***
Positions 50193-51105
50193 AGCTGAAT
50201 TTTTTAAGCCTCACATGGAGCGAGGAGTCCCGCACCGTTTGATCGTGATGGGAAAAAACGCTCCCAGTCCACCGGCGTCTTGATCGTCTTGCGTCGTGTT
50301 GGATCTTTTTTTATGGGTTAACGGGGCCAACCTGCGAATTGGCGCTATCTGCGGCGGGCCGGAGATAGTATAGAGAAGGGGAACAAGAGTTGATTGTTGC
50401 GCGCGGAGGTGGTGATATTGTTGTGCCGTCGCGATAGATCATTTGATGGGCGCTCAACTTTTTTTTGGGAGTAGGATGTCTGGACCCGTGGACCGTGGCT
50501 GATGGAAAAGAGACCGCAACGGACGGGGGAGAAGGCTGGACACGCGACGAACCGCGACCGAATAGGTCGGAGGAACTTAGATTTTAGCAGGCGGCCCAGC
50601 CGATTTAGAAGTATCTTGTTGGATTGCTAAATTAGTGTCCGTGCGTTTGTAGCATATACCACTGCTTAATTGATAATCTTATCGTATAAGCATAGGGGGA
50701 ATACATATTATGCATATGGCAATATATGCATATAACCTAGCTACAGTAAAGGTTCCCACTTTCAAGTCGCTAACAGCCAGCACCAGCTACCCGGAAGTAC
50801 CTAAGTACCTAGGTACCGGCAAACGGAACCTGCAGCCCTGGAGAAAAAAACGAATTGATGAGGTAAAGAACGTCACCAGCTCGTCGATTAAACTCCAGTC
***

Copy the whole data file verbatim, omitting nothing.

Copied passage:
Positions 50193-51105
50193 AGCTGAAT
50201 TTTTTAAGCCTCACATGGAGCGAGGAGTCCCGCACCGTTTGATCGTGATGGGAAAAAACGCTCCCAGTCCACCGGCGTCTTGATCGTCTTGCGTCGTGTT
50301 GGATCTTTTTTTATGGGTTAACGGGGCCAACCTGCGAATTGGCGCTATCTGCGGCGGGCCGGAGATAGTATAGAGAAGGGGAACAAGAGTTGATTGTTGC
50401 GCGCGGAGGTGGTGATATTGTTGTGCCGTCGCGATAGATCATTTGATGGGCGCTCAACTTTTTTTTGGGAGTAGGATGTCTGGACCCGTGGACCGTGGCT
50501 GATGGAAAAGAGACCGCAACGGACGGGGGAGAAGGCTGGACACGCGACGAACCGCGACCGAATAGGTCGGAGGAACTTAGATTTTAGCAGGCGGCCCAGC
50601 CGATTTAGAAGTATCTTGTTGGATTGCTAAATTAGTGTCCGTGCGTTTGTAGCATATACCACTGCTTAATTGATAATCTTATCGTATAAGCATAGGGGGA
50701 ATACATATTATGCATATGGCAATATATGCATATAACCTAGCTACAGTAAAGGTTCCCACTTTCAAGTCGCTAACAGCCAGCACCAGCTACCCGGAAGTAC
50801 CTAAGTACCTAGGTACCGGCAAACGGAACCTGCAGCCCTGGAGAAAAAAACGAATTGATGAGGTAAAGAACGTCACCAGCTCGTCGATTAAACTCCAGTC